Book of the Month

X’ed Out

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Avg Rating: 5.0
iFanboy Community Pick of the Week Percentage: 0.0%
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by Charles Burns

Size: 56 pages
Price: 19.95

In the world of comics, especially the world of alternative and underground comics, there are a handful of creators who are well known for that one thing they did. For me at least, Charles Burns was that type of creator. With a reputation built up around his epic work, Black Hole, published serially for over 10 years across multiple publishers and finally collected in one volume in 2005, Burns established himself as one of those creators. Admit to someone in the know that you’ve never read Black Hole, and they’ll tilt their head in sympathy and advise you that you simply must read it immediately. I’m poking fun at the mythos of Burns and other creators, but as with most humor there’s a grain of truth. Further it shouldn’t be minimized that those all knowing comics know-it-alls are right. If you haven’t read Black Hole, you simply must. Burns’ ability to use black and white art to control the mood along with his patented creepy yet oddly realistic and relatable cartooning style earns Black Hole all the accolades it’s received over the years. Naturally, given that pedigree, a new work by Charles Burns demanded immediate attention, and this past winter, much like Dan Clowes’ Wilson, we were treated to his first new and unpublished work in years, X’ed Out.

Holding X’ed Out in your hands, it’s hard not to immediately think of the graphic albums of France and works like the legendary Hergé, creator of the Tintin series of comics. This reaction isn’t far off, in fact it’s pretty much well intended. The oversized format of this hardcover book, the first in a three part series, clearly is meant to stand alongside those classic works of Tintin as Burns begins to tell the tale of Doug, a sickly boy who slides in and out of his life into a fever dream and then info to memories of his life and the women in his life (presumably) before he’s taken ill. Filled with weirdness and oddities, Burns has created a darker amalgam of Tintin, in the form of “Nitnit” a character that Doug has created in his past as part of a lame art-school attempt at Burroughs-esque cut-up poetry. His origin isn’t as important as the meta-representation of Nitnit, complete with a black tuft of hair and a cat named Inky, living in stark inverted contrast to the blonde tuft of Tintin and his dog Snowy. Fans of the Tintin series of books will be delighted to other references and similarities to original Tintin works, but to describe X’ed Out as a Tintin meta-parody would absolutely be not seeing the forest for the trees. I, of all people, can understand that hearing that this book is a meta referential play with Tintin is enough to make most people roll their eyes and move on, so I really don’t want that to be what you, a potential reader takes away from this review.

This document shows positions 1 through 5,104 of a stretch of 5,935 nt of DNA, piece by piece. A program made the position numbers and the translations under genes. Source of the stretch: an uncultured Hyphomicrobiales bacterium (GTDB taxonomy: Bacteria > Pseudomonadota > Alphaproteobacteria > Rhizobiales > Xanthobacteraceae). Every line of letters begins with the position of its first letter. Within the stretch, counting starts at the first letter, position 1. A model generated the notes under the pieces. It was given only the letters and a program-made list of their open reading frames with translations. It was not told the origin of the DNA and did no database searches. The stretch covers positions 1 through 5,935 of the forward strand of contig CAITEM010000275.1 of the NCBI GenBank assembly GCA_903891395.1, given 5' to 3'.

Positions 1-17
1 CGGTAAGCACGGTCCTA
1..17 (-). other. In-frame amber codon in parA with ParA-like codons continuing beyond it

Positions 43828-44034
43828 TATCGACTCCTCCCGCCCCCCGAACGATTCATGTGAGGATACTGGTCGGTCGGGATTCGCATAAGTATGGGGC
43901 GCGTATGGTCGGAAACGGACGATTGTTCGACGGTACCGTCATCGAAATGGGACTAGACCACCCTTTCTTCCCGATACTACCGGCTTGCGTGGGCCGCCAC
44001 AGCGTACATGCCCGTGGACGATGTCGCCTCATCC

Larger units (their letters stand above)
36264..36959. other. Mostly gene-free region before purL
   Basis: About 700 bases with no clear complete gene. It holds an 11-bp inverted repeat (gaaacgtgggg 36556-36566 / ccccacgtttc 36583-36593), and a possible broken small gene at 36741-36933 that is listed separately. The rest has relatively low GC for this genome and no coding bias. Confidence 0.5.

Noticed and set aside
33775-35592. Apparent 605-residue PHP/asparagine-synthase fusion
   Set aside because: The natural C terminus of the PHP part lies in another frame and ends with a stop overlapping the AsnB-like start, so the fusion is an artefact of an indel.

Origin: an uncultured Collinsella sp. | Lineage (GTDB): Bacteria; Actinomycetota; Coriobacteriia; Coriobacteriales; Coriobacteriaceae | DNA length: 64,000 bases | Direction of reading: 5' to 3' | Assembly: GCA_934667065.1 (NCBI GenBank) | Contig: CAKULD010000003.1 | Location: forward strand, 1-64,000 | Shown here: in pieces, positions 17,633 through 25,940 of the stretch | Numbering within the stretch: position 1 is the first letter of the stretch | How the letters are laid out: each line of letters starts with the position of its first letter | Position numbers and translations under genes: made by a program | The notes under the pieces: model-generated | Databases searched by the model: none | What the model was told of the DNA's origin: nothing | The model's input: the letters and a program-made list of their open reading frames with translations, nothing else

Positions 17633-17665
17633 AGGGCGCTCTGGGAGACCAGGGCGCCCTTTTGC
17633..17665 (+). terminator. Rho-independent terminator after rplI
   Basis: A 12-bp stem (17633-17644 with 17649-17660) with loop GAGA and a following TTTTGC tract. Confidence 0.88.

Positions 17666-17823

I’m not going to lie to you, Charles Burns, much like his graphic novel contemporaries, is a weird guy with some weird ideas. I’m also not going to sit here and tell you that I understood every moment of this book, of what was happening or how it tied into the greater story, but this is one of those rare cases where that’s okay. The fact that this is the first volume of a three volume trilogy/story leads me to believe that while we be missing information now (like how Doug got ill, etc.), that that information may be forthcoming in future volumes. In addition to that fact, some solace should be taken in understanding Burns and his approach. Having read Black Hole, and having moments throughout where the story just seemed so out there, I know that Burns is a master graphic story-teller and is weaving this story in this manner for a reason, and the curious reader in me simply needs to hold on and enjoy the ride.

For me, what drew me to X’ed Out and Burns’ work is, much like Dan Clowes, his ability to tell seemingly out there and insane stories in a wholly relatable kind of way. Clearly reading the story through his cartooning style, Burns is able to present characters and emotions in a way that you can connect with them instantly. The frustrated feeling of Doug as he stumbles out of bed, cursing himself for not having his shit together. The distant feeling Doug has with his girlfriend of two years on the night they break up. The curiosity of a new girl and getting lost in her photography and interests. These are all moments and emotions that we can identify with and relate to, and Burns preys on this as he pulls the reader in deeper with Doug/Nitnit into the story. Sure there’s a pig fetus in a jar and unexplained snapshots capturing moments that you know have meaning, but without the context you simply feel lost. But that’s all part of Burns’ plan.